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Baseball, Perspective and Life

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Well my friends Opening Day is upon us after a long and at times brutal winter, and for that I am glad. So tonight after a very long day moving furniture and books getting ready for the contractors to come and install the tile on my living room floor I am basically doing a re-run but not calling it that. I was working on another article but it is too late and I am too tied to finish it, so I am reprising this article from 2011. Have a great night and catch you tomorrow.

“I think about the cosmic snowball theory. A few million years from now the sun will burn out and lose its gravitational pull. The earth will turn into a giant snowball and be hurled through space. When that happens it won’t matter if I get this guy out.” Bill “Spaceman” Lee

Bill “Spaceman” Lee is a funny guy. A Major League pitcher who has long since retired Lee somehow in an often convoluted way was able to keep things in perspective. I love this quote because it is a reminder that a lot of the stuff that we take very seriously in the long run isn’t that important. In fact it reminds of just how little control we have and why it is such an exercise in futility to be anxious and worry about things that we cannot control. I’m pretty sure that Jesus had a word or two about this as well which his disciples thought was important enough to put in the Gospels.

Anyway, last night was another night where for the most part I took the night off from looking at the news about Japan and Libya. I watched for a while as I ate dinner and did laundry but when I began to put my platform bed together I decided I didn’t need to keep listening to newscasters, commentators, talking heads, politicians and pundits as they pondered, puzzled and piddled about the problems of the day. Let’s face it unless big news breaks in the middle of any news channels’ programming it is all the same information being repeated repeatedly by people who many times are paid huge amounts of money to sound ignorant. I guess that it beats real work. Oh well I have continued to take a mental break from this things because they will be there in the morning and will probably be worse than they are now. But to paraphrase what I said last night what is going on now needs to be kept in perspective because this nation and the world have been throw worse during the 20th Century then we are going through now.

Since I wrote about some of those things in my last essay night I won’t re-hash them. But I will say that our media machine both the old established media and the new media are the greatest producers of anxiety that the world has ever seen. These people have created an industry where news is packaged to create anxiety and keep views hooked wondering what terrible calamity will befall them, because if it happened somewhere else it will probably happen here too even if all the facts on the ground are different. David Brinkley said it well when talking about television news: “The one function that TV news performs very well is that when there is no news we give it to you with the same emphasis as if it were.” Thus even hypothetical issues become objects which are used to drive up anxiety, anger and fear and I think that pundits of all types and stripes are the worst offenders in this. It is simply shameful but I digress.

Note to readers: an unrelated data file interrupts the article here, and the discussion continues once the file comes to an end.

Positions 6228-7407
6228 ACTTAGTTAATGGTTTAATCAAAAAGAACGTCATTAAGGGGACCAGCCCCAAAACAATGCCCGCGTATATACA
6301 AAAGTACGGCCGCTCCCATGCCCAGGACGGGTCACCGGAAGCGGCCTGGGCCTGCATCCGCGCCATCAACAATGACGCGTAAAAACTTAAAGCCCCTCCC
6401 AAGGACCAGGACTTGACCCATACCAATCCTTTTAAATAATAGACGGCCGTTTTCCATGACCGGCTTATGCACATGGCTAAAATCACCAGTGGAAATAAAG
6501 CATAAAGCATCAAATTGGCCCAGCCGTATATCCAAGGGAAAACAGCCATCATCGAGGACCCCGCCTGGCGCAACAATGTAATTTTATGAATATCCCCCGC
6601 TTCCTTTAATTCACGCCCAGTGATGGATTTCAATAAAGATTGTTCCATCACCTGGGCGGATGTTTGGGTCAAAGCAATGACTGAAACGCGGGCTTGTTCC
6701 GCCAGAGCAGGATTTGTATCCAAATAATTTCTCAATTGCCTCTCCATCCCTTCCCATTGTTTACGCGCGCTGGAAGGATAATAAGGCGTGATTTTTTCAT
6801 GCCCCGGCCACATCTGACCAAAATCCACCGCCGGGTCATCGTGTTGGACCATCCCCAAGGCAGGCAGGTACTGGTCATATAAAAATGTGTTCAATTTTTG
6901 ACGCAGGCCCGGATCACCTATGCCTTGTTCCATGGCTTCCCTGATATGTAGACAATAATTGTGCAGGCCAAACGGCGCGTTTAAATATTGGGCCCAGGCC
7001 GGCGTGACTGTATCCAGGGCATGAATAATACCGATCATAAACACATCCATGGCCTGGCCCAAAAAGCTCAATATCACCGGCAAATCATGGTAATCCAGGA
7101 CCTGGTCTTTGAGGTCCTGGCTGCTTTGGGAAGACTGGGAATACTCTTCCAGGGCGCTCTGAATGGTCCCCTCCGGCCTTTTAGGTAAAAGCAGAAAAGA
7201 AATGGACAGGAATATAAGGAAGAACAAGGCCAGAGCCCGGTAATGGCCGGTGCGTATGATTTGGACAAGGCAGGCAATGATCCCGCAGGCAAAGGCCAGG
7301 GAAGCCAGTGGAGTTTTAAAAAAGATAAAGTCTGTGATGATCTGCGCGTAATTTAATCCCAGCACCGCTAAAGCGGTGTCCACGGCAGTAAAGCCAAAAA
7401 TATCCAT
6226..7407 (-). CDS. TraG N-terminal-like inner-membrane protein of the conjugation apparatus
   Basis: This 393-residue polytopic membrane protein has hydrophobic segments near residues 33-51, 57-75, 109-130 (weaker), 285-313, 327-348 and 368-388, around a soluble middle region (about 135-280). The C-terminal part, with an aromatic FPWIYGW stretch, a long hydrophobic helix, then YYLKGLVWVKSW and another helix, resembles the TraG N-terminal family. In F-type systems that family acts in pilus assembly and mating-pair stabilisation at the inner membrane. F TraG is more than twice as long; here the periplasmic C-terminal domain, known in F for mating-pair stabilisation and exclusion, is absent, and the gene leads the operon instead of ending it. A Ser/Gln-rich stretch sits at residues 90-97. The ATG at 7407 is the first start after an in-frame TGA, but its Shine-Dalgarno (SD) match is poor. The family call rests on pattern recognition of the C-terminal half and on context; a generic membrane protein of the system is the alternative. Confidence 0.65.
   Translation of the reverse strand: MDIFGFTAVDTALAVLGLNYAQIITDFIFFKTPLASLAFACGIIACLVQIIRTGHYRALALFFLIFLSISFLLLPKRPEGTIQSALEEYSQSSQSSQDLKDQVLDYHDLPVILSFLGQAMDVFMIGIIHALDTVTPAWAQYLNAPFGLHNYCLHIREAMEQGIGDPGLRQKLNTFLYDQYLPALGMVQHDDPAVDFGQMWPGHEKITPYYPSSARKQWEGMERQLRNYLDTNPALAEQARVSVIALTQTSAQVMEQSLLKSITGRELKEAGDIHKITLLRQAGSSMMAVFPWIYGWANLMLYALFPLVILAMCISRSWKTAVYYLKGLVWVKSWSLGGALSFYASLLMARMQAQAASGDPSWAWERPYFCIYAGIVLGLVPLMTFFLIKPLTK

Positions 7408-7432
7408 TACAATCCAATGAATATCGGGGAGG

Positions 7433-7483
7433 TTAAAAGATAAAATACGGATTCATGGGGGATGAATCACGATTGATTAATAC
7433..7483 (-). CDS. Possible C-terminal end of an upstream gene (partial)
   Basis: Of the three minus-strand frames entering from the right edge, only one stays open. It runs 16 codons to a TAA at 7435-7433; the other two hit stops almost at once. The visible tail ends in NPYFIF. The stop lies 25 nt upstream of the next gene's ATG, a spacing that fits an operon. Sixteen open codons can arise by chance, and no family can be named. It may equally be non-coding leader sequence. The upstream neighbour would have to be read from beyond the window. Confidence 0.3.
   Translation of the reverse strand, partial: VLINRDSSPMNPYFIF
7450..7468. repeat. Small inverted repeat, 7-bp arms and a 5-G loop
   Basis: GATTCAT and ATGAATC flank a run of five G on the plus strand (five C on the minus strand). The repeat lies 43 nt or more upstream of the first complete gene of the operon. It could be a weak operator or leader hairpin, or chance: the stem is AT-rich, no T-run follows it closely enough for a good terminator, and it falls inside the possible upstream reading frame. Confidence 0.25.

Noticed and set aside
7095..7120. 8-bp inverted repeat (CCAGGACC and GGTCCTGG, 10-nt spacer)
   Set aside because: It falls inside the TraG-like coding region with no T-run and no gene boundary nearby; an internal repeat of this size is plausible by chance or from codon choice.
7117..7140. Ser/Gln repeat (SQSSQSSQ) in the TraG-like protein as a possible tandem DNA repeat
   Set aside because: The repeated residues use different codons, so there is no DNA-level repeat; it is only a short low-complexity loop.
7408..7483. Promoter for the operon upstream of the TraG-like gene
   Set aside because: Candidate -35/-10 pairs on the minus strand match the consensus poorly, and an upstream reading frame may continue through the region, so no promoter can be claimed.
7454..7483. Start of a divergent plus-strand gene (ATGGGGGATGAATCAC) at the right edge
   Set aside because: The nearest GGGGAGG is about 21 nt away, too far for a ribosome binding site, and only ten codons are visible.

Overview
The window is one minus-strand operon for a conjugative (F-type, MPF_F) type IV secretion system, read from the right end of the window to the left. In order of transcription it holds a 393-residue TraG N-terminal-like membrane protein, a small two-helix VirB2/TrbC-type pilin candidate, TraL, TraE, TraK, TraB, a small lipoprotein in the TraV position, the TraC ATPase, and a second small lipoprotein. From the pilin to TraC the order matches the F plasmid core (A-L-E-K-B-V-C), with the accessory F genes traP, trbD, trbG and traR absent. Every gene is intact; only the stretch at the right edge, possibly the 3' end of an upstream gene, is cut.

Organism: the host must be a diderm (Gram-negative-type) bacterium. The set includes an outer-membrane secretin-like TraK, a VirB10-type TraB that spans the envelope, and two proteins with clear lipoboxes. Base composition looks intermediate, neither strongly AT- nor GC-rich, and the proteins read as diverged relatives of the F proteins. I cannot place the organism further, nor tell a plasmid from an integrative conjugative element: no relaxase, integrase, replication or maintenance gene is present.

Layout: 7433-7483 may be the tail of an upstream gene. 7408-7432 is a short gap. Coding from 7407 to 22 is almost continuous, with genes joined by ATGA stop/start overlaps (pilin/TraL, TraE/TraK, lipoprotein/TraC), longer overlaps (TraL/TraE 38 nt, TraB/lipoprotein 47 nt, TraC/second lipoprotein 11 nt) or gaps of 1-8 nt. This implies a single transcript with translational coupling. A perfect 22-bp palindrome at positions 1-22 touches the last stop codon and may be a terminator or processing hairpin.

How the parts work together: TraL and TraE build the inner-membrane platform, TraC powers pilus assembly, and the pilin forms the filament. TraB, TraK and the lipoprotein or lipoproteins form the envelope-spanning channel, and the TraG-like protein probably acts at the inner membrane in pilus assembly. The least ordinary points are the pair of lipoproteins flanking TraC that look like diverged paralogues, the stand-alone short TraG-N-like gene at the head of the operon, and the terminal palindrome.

If we look at American History we see that while the media since day one has promoted anxiety and fear in one form or another that we have for the most part been able to keep things in perspective. When Franklin Delano Roosevelt said “we have nothing to fear but fear itself” he was absolutely on the money. Our problem today is that we live in a world where our ability to communicate information especially about bad things both real and imagined exceeds both our ability to absorb it and to cognitively and emotionally respond to any real threat vice the imagined threats. Branch Rickey once said “thinking about the Devil is worse than seeing the Devil.”

In such a tumultuous environment it is hard to keep to keep events in perspective. As I said in my previous article I was tired from hearing the constant barrage of bad news. Now I am pretty good about keeping perspective but even if I can cognitively deal with the news it can be hard to maintain a non-anxious presence if I am being constantly bombarded with disasters and tragedies of the magnitude that we have witnessed the past several weeks. Thus I turned off the news and put on baseball movies and decided to do the same last night.

Since I am tying baseball into the whole issue of keeping one’s perspective I want to mention the great baseball comedies Major League and Bull Durham. While they are comedies told through the lens of baseball they are great movies about life and keeping one’s perspective. I love both of these movies, they are not the emotional and spiritual tales like Field of Dreams and For the Love of the Game they are great in using the medium of a baseball comedy to give life lessons.

Major League deals with a Cleveland Indians team that has not won a world series in over 40 years and whose owner is trying to lose so many games that she can move the team to Miami. The team is made up of has been players, cast offs and rookies of uncertain ability and maturity. In the movie which was set before the Indians renaissance of the 1990s dealt with a losing team that the owner purposely built to lose, but finds its pride to spite their nefarious owner and win the American League East. The character that I can relate to is the old catcher called up from the Mexican League, Jake Taylor played by Tom Berenger who is the field leader of the team helping the young players to mature while holding the Indians together as they go through difficult times and then go on to win the East against the Yankees and in the process rediscover a love that was lost due to his own mistakes.